Real Food Tips: 20 Ways to do Halloween without candy!

Whoever said you “had” to hand out candy on Halloween anyway? Trust me kids will be getting PLENTY of candy this month regardless so it wouldn’t hurt, and it actually might help, if you break up the monotony by doing something a little different. I personally kind of like to be different (let’s just call it “unique”) anyway. And let’s face it…bags of candy aren’t exactly cheap either so some of these alternatives might cost the same or even less for your Halloween night handout. Most of them will last a lot longer, too!

Also, a quick thanks to all the wonderful facebook fans who helped me come up with these great ideas!

Creative alternatives for trick-or-treaters…

  1. Packs of mini play dough containers
  2. A mix of inexpensive Halloween-themed toys from a place like Michael’s, Oriental Trading, Target or Wal-Mart (pictured)
  3. Miniature bottles of water or all natural juice boxes (love this idea because we are always thirsty when we’re out and about trick-or-treating)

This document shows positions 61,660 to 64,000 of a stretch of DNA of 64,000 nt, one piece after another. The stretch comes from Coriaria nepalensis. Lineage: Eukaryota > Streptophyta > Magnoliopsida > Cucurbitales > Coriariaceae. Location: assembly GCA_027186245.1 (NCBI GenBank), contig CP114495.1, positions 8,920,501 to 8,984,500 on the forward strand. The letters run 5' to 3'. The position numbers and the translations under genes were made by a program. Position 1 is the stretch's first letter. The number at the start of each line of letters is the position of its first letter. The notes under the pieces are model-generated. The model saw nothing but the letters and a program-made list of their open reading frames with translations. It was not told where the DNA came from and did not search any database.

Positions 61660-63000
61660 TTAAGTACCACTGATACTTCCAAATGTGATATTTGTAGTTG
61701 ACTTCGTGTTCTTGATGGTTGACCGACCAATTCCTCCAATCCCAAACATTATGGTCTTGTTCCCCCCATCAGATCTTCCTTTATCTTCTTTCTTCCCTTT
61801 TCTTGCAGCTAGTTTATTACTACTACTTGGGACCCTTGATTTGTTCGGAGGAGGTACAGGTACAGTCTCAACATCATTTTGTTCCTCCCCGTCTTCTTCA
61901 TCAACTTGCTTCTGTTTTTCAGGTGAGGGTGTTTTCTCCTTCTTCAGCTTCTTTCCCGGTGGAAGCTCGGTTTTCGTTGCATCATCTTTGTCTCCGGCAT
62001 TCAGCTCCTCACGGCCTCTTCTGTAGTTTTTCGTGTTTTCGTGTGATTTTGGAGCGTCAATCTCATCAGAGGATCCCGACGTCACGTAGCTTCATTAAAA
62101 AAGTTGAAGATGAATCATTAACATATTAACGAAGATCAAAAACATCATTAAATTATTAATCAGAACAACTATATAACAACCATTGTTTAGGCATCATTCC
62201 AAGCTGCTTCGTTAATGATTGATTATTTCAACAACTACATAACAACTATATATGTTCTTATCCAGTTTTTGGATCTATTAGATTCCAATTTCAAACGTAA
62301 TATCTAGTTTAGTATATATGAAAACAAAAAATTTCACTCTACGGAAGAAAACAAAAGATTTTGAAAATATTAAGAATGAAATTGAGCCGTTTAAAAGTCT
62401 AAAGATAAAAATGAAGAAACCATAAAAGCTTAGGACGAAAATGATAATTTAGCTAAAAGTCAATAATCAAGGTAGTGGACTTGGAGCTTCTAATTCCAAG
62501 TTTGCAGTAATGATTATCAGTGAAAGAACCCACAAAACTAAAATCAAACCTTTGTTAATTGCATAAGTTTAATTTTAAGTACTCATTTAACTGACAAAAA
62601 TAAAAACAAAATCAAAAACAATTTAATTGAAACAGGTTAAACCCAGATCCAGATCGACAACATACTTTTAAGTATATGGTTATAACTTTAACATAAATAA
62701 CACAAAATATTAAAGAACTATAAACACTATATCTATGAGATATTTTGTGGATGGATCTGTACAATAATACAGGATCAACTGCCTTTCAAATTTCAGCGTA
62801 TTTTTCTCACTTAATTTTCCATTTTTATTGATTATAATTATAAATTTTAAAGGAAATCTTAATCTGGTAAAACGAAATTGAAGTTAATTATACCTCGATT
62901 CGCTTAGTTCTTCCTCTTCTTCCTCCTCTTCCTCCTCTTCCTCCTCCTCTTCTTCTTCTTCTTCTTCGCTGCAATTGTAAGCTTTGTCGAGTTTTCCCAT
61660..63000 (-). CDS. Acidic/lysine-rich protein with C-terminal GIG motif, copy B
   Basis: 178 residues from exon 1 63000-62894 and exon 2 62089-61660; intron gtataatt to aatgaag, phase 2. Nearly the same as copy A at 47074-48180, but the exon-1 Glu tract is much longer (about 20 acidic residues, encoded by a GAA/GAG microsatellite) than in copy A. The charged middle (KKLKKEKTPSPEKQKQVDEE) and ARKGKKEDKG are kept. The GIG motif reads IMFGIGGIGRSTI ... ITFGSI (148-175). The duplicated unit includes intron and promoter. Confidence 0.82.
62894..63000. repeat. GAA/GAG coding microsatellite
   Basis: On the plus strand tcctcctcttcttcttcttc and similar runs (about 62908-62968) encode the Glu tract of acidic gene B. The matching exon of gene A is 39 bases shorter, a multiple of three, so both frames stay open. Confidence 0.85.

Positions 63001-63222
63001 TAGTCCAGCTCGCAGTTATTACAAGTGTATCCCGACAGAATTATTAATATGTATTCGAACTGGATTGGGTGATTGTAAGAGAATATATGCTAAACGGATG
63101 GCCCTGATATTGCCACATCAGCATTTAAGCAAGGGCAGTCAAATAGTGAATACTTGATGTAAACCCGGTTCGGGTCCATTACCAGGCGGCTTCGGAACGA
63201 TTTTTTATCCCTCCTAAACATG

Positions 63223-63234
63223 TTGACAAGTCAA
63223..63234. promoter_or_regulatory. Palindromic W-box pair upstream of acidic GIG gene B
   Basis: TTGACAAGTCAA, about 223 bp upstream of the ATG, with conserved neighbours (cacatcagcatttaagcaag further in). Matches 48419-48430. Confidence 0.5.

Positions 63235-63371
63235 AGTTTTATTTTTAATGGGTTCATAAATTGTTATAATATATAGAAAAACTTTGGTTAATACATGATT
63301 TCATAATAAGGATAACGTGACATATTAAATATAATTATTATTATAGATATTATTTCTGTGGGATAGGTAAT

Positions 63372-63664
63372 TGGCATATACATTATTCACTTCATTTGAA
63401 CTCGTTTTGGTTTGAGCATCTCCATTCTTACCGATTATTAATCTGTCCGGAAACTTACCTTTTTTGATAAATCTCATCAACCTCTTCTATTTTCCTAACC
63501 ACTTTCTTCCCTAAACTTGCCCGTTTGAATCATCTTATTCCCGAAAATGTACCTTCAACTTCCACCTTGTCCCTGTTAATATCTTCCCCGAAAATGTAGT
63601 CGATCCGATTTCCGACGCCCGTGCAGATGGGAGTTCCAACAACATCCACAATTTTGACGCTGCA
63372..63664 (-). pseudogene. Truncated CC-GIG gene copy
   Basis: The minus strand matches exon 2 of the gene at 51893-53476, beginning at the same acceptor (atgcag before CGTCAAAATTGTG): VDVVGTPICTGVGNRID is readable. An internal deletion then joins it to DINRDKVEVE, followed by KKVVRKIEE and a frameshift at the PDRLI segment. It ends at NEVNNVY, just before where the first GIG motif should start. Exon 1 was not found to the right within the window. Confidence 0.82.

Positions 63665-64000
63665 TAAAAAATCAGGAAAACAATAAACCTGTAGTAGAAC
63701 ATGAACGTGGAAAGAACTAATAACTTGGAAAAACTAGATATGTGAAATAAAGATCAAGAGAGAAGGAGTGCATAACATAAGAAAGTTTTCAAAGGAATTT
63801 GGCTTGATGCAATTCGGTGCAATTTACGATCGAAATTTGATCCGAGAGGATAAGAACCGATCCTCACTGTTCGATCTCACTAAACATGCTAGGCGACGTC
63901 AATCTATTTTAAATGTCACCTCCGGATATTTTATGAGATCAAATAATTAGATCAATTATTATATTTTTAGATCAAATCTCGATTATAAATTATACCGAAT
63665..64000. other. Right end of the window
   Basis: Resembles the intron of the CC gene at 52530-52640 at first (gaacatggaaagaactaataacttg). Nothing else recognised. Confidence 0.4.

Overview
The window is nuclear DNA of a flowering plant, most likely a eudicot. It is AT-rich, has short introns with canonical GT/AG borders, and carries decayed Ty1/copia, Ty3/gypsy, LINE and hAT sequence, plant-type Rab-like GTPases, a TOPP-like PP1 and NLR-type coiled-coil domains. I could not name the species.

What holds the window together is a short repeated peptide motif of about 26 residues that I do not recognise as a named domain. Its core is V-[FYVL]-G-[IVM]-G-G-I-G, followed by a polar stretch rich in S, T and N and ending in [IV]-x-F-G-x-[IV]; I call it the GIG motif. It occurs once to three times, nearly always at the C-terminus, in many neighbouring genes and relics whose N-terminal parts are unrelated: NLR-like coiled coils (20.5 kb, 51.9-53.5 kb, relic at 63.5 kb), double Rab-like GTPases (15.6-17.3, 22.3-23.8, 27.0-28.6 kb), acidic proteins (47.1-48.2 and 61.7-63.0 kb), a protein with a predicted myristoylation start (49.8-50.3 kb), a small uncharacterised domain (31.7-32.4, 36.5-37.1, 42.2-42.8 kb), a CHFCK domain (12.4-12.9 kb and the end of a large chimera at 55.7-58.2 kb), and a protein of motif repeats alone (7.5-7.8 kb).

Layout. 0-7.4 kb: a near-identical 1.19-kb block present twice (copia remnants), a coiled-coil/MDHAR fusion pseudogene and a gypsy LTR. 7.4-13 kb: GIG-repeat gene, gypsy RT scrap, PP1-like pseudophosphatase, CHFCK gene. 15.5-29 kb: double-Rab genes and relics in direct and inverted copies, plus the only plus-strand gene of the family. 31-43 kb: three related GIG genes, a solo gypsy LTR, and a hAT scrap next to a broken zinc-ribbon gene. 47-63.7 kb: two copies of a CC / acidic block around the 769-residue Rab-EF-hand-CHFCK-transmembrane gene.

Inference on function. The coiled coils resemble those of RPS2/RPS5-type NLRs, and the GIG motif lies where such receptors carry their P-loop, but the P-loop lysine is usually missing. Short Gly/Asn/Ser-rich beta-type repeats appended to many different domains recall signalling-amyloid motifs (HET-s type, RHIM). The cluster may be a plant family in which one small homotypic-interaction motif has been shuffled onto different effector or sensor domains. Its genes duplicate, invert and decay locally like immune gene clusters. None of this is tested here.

4. Spooky collection of Halloween “frights” like plastic eyeballs, rubbery rats, and fake fingers
  5. Light-up glow sticks, which can usually be found in a pack of 15 at Michael’s or Target for only $1 (that’s what we’re going to give out this year!)
  6. Halloween pencils and mini activity books or pads of paper
  7. Toothbrushes (big kids might turn their noses up to this, but my children happen to think new toothbrushes are fun)
  8. Mini Lara Bars and/or packs of raisins
  9. Inexpensive little books from thrift stores, garage sales, or the dollar store
  10. “Birthday landfill” as one facebook fan called it, which is basically a collection of all the little gizmos and gadgets from party favor bags throughout the year
  11. Temporary tattoos and/or stickers
  12. Small bags of microwavable popcorn
  13. Fruit leathers (made with 100% fruit)
  14. Homemade crayons made in muffin tins in the oven (google it)
  15. Local apples…they are currently in season so why not!